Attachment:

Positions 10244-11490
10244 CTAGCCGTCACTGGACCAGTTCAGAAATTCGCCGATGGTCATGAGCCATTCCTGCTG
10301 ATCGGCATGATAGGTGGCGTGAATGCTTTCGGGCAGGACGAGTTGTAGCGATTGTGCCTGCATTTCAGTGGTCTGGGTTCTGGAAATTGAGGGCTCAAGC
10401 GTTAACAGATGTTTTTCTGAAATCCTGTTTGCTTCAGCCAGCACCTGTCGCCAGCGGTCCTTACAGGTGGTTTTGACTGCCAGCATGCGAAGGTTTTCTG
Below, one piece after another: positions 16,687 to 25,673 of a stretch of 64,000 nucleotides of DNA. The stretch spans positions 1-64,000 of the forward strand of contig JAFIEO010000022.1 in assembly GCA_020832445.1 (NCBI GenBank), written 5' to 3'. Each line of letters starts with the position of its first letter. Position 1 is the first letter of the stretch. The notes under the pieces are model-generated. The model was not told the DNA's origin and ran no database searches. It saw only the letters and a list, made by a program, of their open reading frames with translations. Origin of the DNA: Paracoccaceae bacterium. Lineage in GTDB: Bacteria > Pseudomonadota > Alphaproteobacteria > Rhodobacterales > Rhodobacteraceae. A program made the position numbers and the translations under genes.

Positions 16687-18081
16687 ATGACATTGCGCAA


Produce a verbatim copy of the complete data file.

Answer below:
Positions 10244-11490
10244 CTAGCCGTCACTGGACCAGTTCAGAAATTCGCCGATGGTCATGAGCCATTCCTGCTG
10301 ATCGGCATGATAGGTGGCGTGAATGCTTTCGGGCAGGACGAGTTGTAGCGATTGTGCCTGCATTTCAGTGGTCTGGGTTCTGGAAATTGAGGGCTCAAGC
10401 GTTAACAGATGTTTTTCTGAAATCCTGTTTGCTTCAGCCAGCACCTGTCGCCAGCGGTCCTTACAGGTGGTTTTGACTGCCAGCATGCGAAGGTTTTCTG
Below, one piece after another: positions 16,687 to 25,673 of a stretch of 64,000 nucleotides of DNA. The stretch spans positions 1-64,000 of the forward strand of contig JAFIEO010000022.1 in assembly GCA_020832445.1 (NCBI GenBank), written 5' to 3'. Each line of letters starts with the position of its first letter. Position 1 is the first letter of the stretch. The notes under the pieces are model-generated. The model was not told the DNA's origin and ran no database searches. It saw only the letters and a list, made by a program, of their open reading frames with translations. Origin of the DNA: Paracoccaceae bacterium. Lineage in GTDB: Bacteria > Pseudomonadota > Alphaproteobacteria > Rhodobacterales > Rhodobacteraceae. A program made the position numbers and the translations under genes.

Positions 16687-18081
16687 ATGACATTGCGCAA